Real talk: Hypnotherapy is awesome, but it will never take the place of weight-loss surgery. Why? Because one is a medical procedure that transforms your stomach and hormones forever, and the other is a motivational tool that works only if you really want it to. Save your money! Buy a guided CD instead.

I wrote my master's paper (class of '11, holla!) on the beneficial uses of hypnotherapy (as an adjunct to psychodynamic psychotherapy), so I will be the first person to tell you that if used properly, regularly hypnotizing yourself can help achieve results from weight loss to stress relief. Even some hospitals are using "guided imagery programs" to help some patients relieve stress, manage pain and prepare for surgery. But because hypnotherapy is all about motivation and wanting to change, it can never replace actual medical treatment and labeling something as "hypnosis gastric bypass" is just some ridiculous marketing, because that's not really how any of that works. (I would explain exactly how it all works, but I want to bind my paper and sell it as an ebook for $9.99, ya dig?)

In any case, CNN is reporting that a woman has lost over 140 pounds using "hypnosis gastric bypass" and has kept it off. In fact, after only a few sessions with a hypnotherapist, Julie Evans said that she was craving Spinach (a thing that several of my colleagues assure me is a thing) (#notathing) and was only able to eat about a quarter of what she had before. She credits "hypnosis gastric bypass" with saving her life. Before hypnosis, her weight was "stopping her from living," Evans told CNN. But now, she's living life to the fullest.

CNN breaks down the differences between gastric bypass and "hypnosis gastric bypass:"

Gastric bypass surgery, sometimes called bariatric surgery, divides the stomach into a small upper pouch and a larger pouch that's unused, physically shrinking the stomach's capacity to hold food. The results are that patients aren't able to eat as much, due to their smaller stomachs.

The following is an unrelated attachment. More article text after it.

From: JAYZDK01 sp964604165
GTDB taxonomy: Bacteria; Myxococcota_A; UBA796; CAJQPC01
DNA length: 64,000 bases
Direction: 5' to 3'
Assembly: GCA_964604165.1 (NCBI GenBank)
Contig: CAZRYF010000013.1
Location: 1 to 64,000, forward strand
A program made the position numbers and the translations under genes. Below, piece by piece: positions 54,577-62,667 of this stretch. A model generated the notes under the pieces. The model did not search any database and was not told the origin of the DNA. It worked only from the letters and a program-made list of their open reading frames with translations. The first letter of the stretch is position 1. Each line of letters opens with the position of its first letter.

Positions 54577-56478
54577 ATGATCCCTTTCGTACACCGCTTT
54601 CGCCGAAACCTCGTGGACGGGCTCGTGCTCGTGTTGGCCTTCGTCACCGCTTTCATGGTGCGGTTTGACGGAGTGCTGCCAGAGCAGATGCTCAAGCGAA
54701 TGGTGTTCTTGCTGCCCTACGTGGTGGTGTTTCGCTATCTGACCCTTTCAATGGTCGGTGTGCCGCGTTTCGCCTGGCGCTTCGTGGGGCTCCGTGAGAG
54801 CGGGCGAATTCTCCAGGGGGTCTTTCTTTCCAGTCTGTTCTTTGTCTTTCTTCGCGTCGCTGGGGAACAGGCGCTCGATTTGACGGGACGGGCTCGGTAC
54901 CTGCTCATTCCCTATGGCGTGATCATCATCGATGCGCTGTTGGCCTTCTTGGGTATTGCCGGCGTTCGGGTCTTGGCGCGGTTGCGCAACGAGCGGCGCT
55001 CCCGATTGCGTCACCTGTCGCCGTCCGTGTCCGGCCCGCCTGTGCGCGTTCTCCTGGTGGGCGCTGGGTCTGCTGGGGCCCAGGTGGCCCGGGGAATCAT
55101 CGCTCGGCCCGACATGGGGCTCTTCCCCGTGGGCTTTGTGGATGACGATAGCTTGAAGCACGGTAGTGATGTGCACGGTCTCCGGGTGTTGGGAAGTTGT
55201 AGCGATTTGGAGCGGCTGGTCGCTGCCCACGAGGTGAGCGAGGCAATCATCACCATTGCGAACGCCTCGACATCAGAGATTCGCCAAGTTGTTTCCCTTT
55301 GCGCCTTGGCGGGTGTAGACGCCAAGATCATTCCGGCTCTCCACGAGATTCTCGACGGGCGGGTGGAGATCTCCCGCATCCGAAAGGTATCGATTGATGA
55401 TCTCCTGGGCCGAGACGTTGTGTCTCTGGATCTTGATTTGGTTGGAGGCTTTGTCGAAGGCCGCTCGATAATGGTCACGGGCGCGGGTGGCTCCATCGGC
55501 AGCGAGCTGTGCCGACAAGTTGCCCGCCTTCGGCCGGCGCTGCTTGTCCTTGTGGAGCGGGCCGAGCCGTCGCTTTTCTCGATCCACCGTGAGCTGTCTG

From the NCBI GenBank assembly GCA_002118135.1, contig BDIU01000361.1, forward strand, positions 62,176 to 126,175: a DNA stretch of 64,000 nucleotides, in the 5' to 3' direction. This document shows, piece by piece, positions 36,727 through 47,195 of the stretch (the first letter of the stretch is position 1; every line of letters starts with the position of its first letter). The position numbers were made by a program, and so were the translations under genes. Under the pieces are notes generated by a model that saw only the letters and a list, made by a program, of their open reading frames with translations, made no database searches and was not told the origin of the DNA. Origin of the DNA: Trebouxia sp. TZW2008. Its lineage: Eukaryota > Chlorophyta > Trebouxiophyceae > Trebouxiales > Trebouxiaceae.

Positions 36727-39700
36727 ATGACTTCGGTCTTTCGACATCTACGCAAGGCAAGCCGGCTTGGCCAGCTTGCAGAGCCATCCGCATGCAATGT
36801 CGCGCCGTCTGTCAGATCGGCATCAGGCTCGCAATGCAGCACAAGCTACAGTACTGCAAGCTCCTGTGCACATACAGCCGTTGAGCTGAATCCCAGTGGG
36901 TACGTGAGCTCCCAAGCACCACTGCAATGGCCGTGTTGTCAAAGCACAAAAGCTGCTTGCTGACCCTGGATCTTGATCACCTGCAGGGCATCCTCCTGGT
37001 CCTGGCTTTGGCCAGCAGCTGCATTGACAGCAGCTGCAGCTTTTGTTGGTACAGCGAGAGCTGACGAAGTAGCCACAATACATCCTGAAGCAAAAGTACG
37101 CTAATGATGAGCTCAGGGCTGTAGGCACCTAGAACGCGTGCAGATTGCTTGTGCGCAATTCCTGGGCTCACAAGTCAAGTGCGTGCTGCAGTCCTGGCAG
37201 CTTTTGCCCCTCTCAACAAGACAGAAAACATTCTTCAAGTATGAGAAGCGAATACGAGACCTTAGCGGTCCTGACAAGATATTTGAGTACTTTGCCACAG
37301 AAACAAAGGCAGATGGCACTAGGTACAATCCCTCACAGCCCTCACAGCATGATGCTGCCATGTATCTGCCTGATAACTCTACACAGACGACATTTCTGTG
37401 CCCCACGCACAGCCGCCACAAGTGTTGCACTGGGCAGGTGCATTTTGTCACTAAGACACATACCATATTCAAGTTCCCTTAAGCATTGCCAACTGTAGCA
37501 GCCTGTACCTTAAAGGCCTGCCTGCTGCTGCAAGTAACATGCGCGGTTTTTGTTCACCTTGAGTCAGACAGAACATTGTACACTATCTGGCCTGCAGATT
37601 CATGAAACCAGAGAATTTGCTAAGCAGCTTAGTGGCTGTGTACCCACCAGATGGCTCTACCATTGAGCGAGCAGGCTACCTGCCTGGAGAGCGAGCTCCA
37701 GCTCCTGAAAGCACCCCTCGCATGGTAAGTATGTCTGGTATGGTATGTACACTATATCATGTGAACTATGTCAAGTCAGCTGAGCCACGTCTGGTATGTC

Hypnosis gastric bypass is exactly what its name implies. A hypnotist walks patients through a simulated version of gastric bypass surgery — from meeting the doctor, nurse and anesthesiologist to describing the surgical procedure to leaving the hospital.


Here's the thing: Weight-loss hypnosis does work (again, if you're motivated, willing to stick to it and ready to make life changes) so why bring the idea of surgery into it? While using hypnotherapy to help someone consider their food choices or exercise more is realistic (because these are changes you can actually make), telling someone that hypnosis will actually make them feel like their stomach has shrunk and taking them through the process of surgery just seems really unnecessary to that endeavor. Engaging in the process of hypnosis is all about using the trance state (really, just a narrowing of attention) (Imagine you're watching reruns of Ally McBeal slackjawed on the couch) to empower oneself to change. Telling clients they can lose hundreds of pounds just by going to sessions with a hypnotherapist (or purchasing a CD) just seems like an unrealistic expectation that can end in disappointment, especially because gastric bypass surgery isn't just about a tinier stomach.

From CNN:

"There are changes in many gut and brain hormones after bypass surgery and other operations for weight loss," said Dr. Ann M. Rogers, director of Penn State Hershey's Surgical Weight Loss Program. "This is why it's becoming more common to call this 'metabolic surgery' than 'bariatric surgery.' "

Rogers said that the hunger hormone, ghrelin, drops post-surgery, helping patients to feel less hungry and eat less. There are also hormonal changes that improve the way the body processes sugars and fats, which can reduce the risk of diabetes and lower cholesterol.


Can hypnosis do all of that? Probably not. And the important thing, according to Rogers, is long-term maintenance. Many people can lose the weight, but keeping it off through a real gastric bypass surgery will be a different process than doing it with hypnosis.

Still, Evans is happy with her weight loss and has managed to keep the weight off for three years. Her results, however, may not be typical.

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